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I am a bit confused on the benefits of optimistic locking in JPA.

I conducted a test with two threads and a single row on a versioned entity table.
Here is what I have found:

T1: begin tran
T1: fetch single entity
T1: Update field in entity
T1: sleep
T2: begin tran
T2: fetch single entity
T2: Update field in entity
T2: commit trans
T1: wake up
T1: commit trans - throws OptimisticLockException (expected)

Second test. Note the addition of a select statement.

T1: begin tran
T1: fetch single entity
T1: Update field in entity
T1: run select query on table (this causes a DB transaction to begin)
T1: sleep
T2: begin tran
T2: fetch single entity (this blocks until DB transaction of thread T1 completes!)
T2: Update field in entity
T2: commit trans
T1: wake up
T1: commit trans - ok, no exception. The fetch/update/commit of T2 happened after T1 commit. 

I wasn't really expecting any blocking to occur when using optimistic locking, however my understanding is that a database transaction has to be in place here so that the correct data is returned from the select statement.
Since JPA only seems to enter database transactions when absolutely necessary, can anyone explain what the benefits of optimistic locking are?

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1 Answer 1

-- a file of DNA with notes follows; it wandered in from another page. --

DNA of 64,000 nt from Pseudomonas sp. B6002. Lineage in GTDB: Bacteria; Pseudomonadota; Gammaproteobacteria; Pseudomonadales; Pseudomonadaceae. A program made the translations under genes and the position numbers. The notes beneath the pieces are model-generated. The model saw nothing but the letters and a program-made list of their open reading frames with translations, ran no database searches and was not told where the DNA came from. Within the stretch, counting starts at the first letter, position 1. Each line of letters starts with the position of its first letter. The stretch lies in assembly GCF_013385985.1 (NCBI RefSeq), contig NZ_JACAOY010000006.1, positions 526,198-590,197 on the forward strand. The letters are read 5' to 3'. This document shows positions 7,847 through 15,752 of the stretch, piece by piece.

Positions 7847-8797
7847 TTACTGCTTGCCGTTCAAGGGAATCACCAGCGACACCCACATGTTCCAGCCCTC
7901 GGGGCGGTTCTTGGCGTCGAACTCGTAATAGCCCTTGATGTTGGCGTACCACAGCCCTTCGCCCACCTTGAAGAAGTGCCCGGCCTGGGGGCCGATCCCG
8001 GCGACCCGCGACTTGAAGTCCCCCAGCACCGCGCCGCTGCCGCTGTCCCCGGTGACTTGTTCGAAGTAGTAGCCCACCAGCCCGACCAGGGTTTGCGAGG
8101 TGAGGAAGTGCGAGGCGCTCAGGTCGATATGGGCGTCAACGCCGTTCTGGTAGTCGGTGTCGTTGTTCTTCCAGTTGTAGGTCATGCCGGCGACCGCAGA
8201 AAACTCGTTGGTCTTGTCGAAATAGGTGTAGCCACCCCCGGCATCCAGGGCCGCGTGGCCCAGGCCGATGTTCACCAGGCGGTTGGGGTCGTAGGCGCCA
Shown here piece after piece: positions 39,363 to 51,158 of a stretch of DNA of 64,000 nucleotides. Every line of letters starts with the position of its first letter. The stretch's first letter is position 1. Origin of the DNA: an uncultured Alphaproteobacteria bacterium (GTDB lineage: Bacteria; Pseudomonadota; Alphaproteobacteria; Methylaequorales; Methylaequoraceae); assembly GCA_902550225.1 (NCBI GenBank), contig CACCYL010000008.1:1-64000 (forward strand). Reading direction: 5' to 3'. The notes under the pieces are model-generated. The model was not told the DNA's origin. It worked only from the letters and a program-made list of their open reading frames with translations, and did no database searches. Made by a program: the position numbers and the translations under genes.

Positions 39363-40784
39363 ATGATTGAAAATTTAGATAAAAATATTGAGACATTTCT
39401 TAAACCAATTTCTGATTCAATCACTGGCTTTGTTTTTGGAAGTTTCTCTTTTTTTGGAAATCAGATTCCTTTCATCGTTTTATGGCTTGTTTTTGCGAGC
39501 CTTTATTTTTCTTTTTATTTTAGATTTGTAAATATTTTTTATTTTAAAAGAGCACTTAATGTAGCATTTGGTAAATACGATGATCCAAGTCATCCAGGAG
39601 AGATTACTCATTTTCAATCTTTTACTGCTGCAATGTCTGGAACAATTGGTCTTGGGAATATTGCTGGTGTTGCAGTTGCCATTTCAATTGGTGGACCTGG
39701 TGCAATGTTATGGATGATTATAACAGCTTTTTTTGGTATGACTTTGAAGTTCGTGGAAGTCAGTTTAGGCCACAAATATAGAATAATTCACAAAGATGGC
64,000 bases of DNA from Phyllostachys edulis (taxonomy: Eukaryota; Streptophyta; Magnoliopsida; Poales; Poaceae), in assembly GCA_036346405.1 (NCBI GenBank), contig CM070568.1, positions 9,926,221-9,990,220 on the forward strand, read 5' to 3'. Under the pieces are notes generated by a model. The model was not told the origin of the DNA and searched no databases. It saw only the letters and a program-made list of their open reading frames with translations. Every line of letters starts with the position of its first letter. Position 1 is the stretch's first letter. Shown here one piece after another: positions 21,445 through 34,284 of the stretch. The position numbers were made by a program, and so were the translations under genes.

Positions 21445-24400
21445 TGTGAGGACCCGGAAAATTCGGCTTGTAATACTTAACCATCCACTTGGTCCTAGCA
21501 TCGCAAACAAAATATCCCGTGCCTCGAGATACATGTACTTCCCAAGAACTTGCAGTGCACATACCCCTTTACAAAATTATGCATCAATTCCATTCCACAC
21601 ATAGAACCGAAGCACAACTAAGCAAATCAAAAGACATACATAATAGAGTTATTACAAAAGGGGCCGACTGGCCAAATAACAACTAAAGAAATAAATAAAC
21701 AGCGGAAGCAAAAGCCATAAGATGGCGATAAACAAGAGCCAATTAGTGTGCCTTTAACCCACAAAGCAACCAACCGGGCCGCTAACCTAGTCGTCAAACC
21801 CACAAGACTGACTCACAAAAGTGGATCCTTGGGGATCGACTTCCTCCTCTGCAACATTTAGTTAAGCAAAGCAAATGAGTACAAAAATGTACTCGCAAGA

up vote 1 down vote accepted

In your first example you are correct that JPA is hanging on to the updates until it absolutely has to flush them. In the second example it has to flush them so that the select is working on up-to-date data.

One advantage of optimistic locking is that the database doesn't have to lock any tables. This allows your database to scale better because more clients can issue statements against it. The disadvantage is that it moves much of that concurrency control into the application layer.

This means that you will be required to implement the error handling or retry logic. In the case where you expect no contentious updates this can be good. In the case where you expect many clients to be updating the same JPA entities at the same time it can require a fair amount of application logic to handle the errors and intelligently retry the update without resorting to a "last-write-wins" situation.

You may find this blog post interesting https://blogs.oracle.com/carolmcdonald/entry/jpa_2_0_concurrency_and

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I guess what confuses me is that in the second example above, the database row was locked as soon as a database transaction was entered into. It didn't seem to fair any better than a non-optimistic case. –  Darren Feb 12 '13 at 3:21
1  
I'm not sure the statement 'the database row was locked as soon as a database transaction was entered into' is true. Locking and Transactions are separate mechanisms. –  digitaljoel Feb 12 '13 at 15:55
    
Yes. I meant that the transaction was started, and an update of the row was made which causes the row to be locked the entire time the transaction is open. It seems that even optimistic locking can cause the row to be locked for an extended period of time if it occurs inside a database transaction? –  Darren Feb 12 '13 at 16:52

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